In the same workshop in England, mentioned earlier, Mary admitted that the idea of being free of pain—and, therefore, having less involvement with doctors and therapists—meant she would get less nurturing. Chris said being happy meant he would have nothing special to focus on. Liz summed it up when she said, "I have the support of some very loving people to encourage, assist and love me. But if I am well, will I still have as much support? I often fear my husband might leave me if I were to get better."

Ideally you should neither push suffering away nor indulge in it, but simply understand suffering for what it is: an ever-changing, impermanent condition that arises as a result of other conditions. Life is constantly changing, moving, flowing. Because nothing stays the same, then at some time there will be pain and at other times there will be pleasure; pain is not an isolated or permanent state, just a part of a greater flow. When you allow suffering simply to be, then you can know it for what it is: not as my suffering or your suffering, not as something owned, but as an expression of circumstances. Pain need not dominate your life or fill your every waking moment. Suffering is suffering, grief is grief, discomfort is uncomfortable. They are a part of being alive.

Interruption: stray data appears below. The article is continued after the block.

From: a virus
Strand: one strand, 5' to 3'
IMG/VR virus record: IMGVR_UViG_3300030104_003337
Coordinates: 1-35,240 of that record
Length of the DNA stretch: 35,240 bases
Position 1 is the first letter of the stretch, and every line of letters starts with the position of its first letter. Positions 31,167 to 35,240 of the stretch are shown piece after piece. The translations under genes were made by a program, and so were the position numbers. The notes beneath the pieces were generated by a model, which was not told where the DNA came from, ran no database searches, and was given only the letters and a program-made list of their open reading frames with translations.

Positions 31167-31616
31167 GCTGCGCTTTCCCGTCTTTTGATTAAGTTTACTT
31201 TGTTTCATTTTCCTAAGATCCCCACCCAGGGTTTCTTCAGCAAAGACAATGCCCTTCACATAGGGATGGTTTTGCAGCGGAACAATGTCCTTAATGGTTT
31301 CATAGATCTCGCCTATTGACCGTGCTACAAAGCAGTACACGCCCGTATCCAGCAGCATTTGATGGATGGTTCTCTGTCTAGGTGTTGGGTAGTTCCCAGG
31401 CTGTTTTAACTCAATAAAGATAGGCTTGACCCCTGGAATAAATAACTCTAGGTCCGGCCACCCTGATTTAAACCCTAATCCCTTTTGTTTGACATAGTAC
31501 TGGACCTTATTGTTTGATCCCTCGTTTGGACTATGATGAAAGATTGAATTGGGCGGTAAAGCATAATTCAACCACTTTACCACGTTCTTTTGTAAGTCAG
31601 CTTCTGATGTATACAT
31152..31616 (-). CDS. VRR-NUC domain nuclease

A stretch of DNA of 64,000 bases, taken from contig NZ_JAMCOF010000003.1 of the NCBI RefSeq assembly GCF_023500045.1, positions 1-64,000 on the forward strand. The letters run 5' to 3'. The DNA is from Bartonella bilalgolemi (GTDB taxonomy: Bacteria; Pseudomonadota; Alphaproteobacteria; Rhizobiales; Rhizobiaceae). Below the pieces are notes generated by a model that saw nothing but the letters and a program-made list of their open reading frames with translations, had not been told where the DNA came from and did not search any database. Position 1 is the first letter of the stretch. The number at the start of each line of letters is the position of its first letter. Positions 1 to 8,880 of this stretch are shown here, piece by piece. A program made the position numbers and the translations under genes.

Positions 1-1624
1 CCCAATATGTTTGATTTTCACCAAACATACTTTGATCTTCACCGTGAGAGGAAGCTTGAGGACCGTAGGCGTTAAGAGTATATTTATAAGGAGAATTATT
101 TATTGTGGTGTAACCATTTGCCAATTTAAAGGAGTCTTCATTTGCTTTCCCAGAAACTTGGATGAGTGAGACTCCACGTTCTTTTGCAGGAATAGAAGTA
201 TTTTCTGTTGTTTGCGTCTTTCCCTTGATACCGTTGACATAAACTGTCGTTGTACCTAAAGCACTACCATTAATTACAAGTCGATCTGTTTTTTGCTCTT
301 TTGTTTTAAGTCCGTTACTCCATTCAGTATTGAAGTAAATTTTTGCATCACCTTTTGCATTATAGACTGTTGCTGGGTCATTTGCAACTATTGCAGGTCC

You don't have to do anything about your suffering. You don't have to develop great skills in dealing with it or spend hours of diligent practice to eliminate it. You do not have to go anywhere to enjoy your breath, to appreciate the beauty in the trees and flowers. All you have to do is be present. Try the meditation below to be in the flow of what is.

Being with What Is
Find a comfortable seat with your back upright and your eyes closed. Settle your body and bring your focus to the natural flow of your breath as it enters and leaves your body. Just watch your breath as you become quiet and relaxed.

Now become aware of the world around you, and visualize the ground beneath you and the sky above, and all of nature in her many forms.

Become aware of the flow of nature, how it is always shifting and changing. One minute there is sunshine, another there is a storm; one minute there are leaves and flowers, another the branches are empty. The tides and the moon are constantly waxing and waning, here and then gone. As you focus on this eternal movement of life, let trust grow in your heart that all things are as they are meant to be.

If suffering arises, label it as suffering; do not identify with it as your suffering. If joy arises, label it as joy. Let life live through you.

When you are ready, take a deep breath, and gently open your eyes. And smile!

Ed and Deb Shapiro are the authors of Be The Change, How Meditation Can Transform You and the World. They are featured weekly contributors to, and Ed and Deb write Sprint's The Daily CHILLOUT inspirational text messages. They have three meditation CDs: Metta: Loving Kindness and Forgiveness, Samadhi: Breath Awareness and Insight and Yoga Nidra: Inner Conscious Relaxation. Deb is also the author of the best-selling book Your Body Speaks Your Mind, winner of the 2007 Visionary Book Award.

Keep Reading More from Ed and Deb Shapiro:
Listen to your heart, not your head
Transform your fear into courage
The beauty of living in the moment


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